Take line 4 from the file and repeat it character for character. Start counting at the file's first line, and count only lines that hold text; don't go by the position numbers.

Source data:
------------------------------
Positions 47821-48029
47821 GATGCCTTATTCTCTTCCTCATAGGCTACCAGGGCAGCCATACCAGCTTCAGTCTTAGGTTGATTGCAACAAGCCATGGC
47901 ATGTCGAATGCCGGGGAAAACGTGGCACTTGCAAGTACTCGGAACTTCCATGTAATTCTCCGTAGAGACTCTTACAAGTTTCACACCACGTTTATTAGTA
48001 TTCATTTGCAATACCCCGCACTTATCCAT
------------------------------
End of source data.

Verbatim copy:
48001 TTCATTTGCAATACCCCGCACTTATCCAT